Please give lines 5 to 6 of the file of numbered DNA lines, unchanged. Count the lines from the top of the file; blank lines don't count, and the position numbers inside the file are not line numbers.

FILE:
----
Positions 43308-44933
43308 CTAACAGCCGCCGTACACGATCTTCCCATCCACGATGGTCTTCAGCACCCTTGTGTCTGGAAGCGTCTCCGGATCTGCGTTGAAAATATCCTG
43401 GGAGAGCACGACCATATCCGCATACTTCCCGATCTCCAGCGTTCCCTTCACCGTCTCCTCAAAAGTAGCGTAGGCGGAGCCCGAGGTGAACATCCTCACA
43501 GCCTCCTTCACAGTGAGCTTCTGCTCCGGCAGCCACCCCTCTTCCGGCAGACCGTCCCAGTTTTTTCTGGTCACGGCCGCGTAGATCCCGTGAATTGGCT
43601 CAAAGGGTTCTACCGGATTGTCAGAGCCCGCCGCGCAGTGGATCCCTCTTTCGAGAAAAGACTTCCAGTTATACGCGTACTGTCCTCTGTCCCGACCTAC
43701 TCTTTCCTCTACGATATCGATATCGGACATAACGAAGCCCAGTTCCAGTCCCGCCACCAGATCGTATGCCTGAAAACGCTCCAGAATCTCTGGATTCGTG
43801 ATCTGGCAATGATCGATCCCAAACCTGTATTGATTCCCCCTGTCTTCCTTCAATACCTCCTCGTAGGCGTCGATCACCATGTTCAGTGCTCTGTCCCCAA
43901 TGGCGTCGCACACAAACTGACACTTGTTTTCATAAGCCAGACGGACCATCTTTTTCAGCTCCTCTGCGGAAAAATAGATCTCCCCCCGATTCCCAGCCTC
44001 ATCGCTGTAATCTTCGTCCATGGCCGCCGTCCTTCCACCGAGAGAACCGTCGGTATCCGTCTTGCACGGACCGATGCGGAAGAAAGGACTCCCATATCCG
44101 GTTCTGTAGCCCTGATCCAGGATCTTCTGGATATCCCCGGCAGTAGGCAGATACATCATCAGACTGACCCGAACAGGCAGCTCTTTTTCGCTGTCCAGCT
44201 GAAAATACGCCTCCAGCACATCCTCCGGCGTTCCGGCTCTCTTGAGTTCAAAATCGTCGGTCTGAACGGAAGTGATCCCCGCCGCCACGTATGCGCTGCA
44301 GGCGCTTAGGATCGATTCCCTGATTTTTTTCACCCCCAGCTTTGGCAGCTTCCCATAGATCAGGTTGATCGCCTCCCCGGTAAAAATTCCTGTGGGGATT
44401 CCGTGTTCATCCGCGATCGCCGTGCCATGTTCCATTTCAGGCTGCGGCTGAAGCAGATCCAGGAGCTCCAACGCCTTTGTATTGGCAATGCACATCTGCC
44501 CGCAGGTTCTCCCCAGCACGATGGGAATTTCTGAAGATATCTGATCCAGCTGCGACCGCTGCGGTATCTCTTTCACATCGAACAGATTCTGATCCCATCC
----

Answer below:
43601 CAAAGGGTTCTACCGGATTGTCAGAGCCCGCCGCGCAGTGGATCCCTCTTTCGAGAAAAGACTTCCAGTTATACGCGTACTGTCCTCTGTCCCGACCTAC
43701 TCTTTCCTCTACGATATCGATATCGGACATAACGAAGCCCAGTTCCAGTCCCGCCACCAGATCGTATGCCTGAAAACGCTCCAGAATCTCTGGATTCGTG